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A Flow Calculus of mwpBounds for Complexity Analysis
"... We present a method for certifying that the values computed by an imperative program will be bounded by polynomials in the program’s inputs. To this end, we introduce mwpmatrices and define a semantic relation  = C: M where C is a program and M is an mwpmatrix. It follows straightforwardly from o ..."
Abstract

Cited by 4 (3 self)
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We present a method for certifying that the values computed by an imperative program will be bounded by polynomials in the program’s inputs. To this end, we introduce mwpmatrices and define a semantic relation  = C: M where C is a program and M is an mwpmatrix. It follows straightforwardly from our definitions that there exists M such that  = C:M holds iff every value computed by C is bounded by a polynomial in the inputs. Furthermore, we provide a syntactical proof calculus and define the relation ⊢ C:M to hold iff there exists a derivation in the calculus where C:M is the bottom line. We prove that ⊢ C:M implies  = C:M. By means of exhaustive proof search, an algorithm can decide if there exists M such that the relation ⊢ C:M holds, and thus, our results yield a computational method. Categories and Subject Descriptors: D.2.4 [Software engineering]: Software/Program Verification; F.2.0 [Analysis of algorithms and problem complexity]: General; F.3.1 [Logics and meanings of programs]: Specifying and Verifying and Reasoning about Programs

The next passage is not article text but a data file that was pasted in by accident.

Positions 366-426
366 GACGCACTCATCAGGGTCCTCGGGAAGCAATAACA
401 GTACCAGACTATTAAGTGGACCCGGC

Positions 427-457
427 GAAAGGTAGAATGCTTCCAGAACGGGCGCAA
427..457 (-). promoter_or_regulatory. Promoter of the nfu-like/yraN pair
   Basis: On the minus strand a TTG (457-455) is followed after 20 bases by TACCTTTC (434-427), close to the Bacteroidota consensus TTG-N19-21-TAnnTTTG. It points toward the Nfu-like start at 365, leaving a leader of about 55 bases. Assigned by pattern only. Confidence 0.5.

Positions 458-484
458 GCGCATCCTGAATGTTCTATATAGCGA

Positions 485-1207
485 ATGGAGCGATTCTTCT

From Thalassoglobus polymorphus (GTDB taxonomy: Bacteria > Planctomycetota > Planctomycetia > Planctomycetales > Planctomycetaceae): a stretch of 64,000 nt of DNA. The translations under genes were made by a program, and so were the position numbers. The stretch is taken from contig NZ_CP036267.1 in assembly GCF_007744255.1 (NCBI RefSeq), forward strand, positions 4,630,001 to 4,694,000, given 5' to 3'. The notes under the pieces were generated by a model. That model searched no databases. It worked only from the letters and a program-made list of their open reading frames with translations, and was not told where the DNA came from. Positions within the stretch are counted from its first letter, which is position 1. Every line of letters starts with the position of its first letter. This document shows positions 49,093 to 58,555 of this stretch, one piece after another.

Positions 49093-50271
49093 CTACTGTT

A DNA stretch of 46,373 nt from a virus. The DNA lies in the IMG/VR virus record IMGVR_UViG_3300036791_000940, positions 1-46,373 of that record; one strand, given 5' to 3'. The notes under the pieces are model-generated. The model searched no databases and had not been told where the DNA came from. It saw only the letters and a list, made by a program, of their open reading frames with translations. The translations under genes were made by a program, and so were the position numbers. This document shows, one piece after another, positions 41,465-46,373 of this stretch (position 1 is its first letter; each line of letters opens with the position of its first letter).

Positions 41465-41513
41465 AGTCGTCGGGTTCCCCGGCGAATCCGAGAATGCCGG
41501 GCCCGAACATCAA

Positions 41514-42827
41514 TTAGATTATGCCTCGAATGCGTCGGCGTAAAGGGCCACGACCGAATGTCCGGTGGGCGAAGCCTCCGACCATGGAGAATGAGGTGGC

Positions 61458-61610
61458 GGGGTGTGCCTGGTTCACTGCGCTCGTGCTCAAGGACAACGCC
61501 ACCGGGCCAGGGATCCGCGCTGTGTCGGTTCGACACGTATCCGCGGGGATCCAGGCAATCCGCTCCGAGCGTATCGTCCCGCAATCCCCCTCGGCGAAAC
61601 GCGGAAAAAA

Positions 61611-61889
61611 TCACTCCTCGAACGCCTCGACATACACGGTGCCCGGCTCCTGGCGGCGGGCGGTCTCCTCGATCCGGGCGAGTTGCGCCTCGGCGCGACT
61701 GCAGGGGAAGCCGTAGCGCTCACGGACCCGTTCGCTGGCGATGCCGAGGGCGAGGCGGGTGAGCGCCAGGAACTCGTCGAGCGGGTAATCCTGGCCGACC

On Decidable GrowthRate Properties of Imperative Programs (invited talk paper)
"... In 2008, BenAmram, Jones and Kristiansen showed that for a simple “core ” programming language— an imperative language with bounded loops, and arithmetics limited to addition and multiplication— it is possible to decide precisely whether a program has certain growthrate properties, namely polynomi ..."
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Cited by 3 (2 self)